The phrase school of hard knocks refers to the education one gets from life's experiences, often contrasted with formal education.
Philip grew up with no formal schooling, but he managed to survive by learning from others and putting such skills into paid work.
Philip says that not going to school was not his choice, his parents separated when he was a young boy so there was no one to guide and encourage him.
He is now 41 years old and says he was just unlucky, but with a willingness to learn anything he says he is now happy and making a living for himself.
“As a young boy I spend a lot of time at the central market, when the boats come in, I help offload fish and other things, and people pay me.
"Then I noticed that when these fishermen came in with their boats, they sometimes need small fixing, like just patching up small leaks.
"So, I just watch them when they fix it, and I learn from them. Also, my cousin works at one of the fiberglass company that make boats. I sometimes ask him, and he helps explain things and showed me how to fix things.”
Philip says over time he became good at it, and now does repair work for small boats in Honiara. He says he spends most of his time at the main market and yacht club, with just a small repair kit that he carries around with him.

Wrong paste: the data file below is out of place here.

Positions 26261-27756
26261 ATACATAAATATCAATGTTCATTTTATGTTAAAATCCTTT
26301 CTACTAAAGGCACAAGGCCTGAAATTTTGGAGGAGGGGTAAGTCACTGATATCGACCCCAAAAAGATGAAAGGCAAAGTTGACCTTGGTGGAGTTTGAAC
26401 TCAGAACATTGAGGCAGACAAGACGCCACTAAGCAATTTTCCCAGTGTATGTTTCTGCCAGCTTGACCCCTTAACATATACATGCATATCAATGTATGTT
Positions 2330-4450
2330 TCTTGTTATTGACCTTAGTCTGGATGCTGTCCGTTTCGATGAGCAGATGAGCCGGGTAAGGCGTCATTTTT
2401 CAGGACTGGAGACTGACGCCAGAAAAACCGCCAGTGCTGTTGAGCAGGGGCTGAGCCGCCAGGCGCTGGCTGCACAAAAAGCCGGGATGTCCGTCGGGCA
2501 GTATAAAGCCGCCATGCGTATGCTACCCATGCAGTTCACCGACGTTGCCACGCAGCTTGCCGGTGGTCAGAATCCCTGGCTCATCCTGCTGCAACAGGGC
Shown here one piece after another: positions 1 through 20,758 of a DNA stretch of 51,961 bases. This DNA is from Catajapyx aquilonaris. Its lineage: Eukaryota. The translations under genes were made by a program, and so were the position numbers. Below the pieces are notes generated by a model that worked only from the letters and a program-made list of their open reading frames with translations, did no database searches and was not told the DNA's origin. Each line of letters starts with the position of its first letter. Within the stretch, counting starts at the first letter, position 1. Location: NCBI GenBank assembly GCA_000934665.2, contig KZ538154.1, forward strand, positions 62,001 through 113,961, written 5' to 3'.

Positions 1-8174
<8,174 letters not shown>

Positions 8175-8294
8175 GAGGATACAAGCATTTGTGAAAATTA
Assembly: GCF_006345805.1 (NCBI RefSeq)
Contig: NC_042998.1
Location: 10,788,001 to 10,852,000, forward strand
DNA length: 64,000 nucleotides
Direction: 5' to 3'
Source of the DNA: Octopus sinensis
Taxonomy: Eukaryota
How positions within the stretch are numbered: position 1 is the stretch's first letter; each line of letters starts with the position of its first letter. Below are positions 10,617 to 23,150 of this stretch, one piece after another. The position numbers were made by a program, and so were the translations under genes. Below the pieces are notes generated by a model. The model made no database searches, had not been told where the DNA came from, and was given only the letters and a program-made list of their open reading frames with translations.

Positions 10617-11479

“It is good because now they just call me, and I just go down and fix their boat. And now they know me I just sit and wait, and they come to me. Now I make enough money to support my family, I pay for food and other needs.
“Looking back, I know that what really make me determined is the need to provide for me and my family," he said.
"And someone told me that everything starts small, so I always remember that. I will work hard and hopefully one day maybe have a little workshop where people can bring their boats for bigger repair jobs.”